Southeastern Section - 61st Annual Meeting (12 April 2012)
Paper No. 20-2
Presentation Time: 8:20 AM-8:40 AM


ANDERSON, John R. II, Life and Earth Sciences, Georgia Perimeter College, 2101 Womack Road, Dunwoody, GA 30338, and KIAGE, Lawrence, Geosciences, Georgia State University, P.O. Box 4105, Atlanta, GA 30302

Gwinnett County, Georgia, a suburb of the Metro-Atlanta area, experienced rapid residential growth in the 1970’s & 80’s, but was not matched by growth in infrastructure for residential waste treatment. The number of septic systems within the county grew to over 85,000 with a density of 487 septic systems per square mile. The EPA defines high density as 40 septic systems per square mile, thus the density of Gwinnett County is extremely high density. This extreme density has reduced the surface water quality for streams in the Yellow and Alcovy River basins within the county. It was found that with an average rainfall between 5 to 15 mm, flushing of the soil occurs and an increase in fecal coliform is recorded within surface waters in the septic dense areas. It was also observed that with an increase in rainfall there was an increase in biochemical oxygen demand, Nitrate, Cu, Mg, Mn, Cr, Ca, P, and Zn, also from this flushing effect. Surface water temperature increased when there was higher fecal coliform within the surface water. There was good correlation between mean annual rainfall and the mean annual fecal coliform for the Yellow and Alcovy river basins since 1970. Water quality data shows that areas of high density septic systems have affected the surface water quality in the streams of Gwinnett County, GA.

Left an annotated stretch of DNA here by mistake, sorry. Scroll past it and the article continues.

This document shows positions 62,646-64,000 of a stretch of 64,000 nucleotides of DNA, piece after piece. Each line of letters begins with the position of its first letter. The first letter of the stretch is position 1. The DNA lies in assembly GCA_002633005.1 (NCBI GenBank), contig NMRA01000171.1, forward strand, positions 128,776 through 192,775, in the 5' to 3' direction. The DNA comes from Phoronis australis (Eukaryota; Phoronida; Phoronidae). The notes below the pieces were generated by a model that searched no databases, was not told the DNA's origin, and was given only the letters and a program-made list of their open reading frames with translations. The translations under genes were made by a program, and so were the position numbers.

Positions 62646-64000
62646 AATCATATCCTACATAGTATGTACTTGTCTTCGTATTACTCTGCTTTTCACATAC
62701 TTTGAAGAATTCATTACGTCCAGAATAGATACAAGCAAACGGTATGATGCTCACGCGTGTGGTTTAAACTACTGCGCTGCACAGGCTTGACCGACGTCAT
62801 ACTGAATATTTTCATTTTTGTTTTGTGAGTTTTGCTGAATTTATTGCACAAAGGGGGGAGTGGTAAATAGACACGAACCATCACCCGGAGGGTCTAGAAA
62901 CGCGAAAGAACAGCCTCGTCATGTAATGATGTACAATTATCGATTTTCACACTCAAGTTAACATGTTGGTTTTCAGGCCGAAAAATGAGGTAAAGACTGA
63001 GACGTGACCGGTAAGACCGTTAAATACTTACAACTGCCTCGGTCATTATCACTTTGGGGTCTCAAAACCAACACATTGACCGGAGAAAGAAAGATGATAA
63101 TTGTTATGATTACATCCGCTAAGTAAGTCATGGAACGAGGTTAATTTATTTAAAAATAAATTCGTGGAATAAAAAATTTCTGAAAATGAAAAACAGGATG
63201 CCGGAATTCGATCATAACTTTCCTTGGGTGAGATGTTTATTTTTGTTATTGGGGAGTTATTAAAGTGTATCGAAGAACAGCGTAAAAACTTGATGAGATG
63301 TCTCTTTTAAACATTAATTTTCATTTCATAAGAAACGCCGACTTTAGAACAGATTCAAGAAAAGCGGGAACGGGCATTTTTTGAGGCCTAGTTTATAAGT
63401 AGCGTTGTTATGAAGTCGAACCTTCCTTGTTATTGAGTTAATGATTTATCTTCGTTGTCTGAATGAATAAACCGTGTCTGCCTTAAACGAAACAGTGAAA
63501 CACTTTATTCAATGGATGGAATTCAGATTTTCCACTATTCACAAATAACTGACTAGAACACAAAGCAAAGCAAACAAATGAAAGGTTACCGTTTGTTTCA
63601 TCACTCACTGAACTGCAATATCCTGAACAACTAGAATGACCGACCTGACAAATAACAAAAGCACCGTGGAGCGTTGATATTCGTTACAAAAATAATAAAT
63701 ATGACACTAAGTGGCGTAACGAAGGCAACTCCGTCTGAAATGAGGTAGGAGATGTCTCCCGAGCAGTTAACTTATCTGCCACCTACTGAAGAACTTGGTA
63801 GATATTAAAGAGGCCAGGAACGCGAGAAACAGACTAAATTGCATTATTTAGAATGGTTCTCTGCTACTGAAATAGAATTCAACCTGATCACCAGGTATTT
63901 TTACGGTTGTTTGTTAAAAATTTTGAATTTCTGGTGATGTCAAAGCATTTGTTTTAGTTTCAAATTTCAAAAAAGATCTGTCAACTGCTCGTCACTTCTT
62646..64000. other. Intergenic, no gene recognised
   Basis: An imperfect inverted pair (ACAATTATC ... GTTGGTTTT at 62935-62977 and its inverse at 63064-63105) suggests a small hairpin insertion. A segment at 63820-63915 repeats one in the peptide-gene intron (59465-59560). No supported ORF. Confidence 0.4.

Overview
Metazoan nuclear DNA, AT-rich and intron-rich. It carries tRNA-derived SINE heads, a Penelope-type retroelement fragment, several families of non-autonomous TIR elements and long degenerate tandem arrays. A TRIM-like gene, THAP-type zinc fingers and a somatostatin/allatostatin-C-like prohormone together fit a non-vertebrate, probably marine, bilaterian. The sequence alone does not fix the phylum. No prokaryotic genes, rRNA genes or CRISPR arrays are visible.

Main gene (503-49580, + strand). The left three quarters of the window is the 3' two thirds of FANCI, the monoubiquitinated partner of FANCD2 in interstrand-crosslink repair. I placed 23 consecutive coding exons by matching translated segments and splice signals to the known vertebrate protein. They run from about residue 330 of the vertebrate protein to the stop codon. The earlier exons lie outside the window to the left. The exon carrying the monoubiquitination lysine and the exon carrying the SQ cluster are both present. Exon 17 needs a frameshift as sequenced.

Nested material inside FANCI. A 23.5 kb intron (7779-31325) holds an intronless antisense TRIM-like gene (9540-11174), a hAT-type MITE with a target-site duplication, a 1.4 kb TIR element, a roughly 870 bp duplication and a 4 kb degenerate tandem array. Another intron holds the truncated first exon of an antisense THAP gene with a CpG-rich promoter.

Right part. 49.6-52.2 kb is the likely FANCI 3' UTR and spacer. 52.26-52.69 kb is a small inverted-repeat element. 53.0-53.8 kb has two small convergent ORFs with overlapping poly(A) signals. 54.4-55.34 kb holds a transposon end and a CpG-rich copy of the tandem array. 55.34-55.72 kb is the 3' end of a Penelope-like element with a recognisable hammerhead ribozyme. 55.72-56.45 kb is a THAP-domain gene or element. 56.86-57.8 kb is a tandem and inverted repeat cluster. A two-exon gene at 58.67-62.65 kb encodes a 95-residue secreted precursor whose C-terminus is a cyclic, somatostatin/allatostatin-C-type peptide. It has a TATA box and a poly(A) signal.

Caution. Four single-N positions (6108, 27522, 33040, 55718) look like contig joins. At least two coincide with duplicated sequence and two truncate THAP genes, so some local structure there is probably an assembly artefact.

Southeastern Section - 61st Annual Meeting (12 April 2012)
General Information for this Meeting


Session No. 20
Hydrological Processes and Problems in the Southern Appalachians
Marriott Rennaissance: Grand Ballroom, Salon C1
8:00 AM-12:00 PM, Monday, 2 April 2012

Geological Society of America Abstracts with Programs, Vol. 44, No. 4, p. 65

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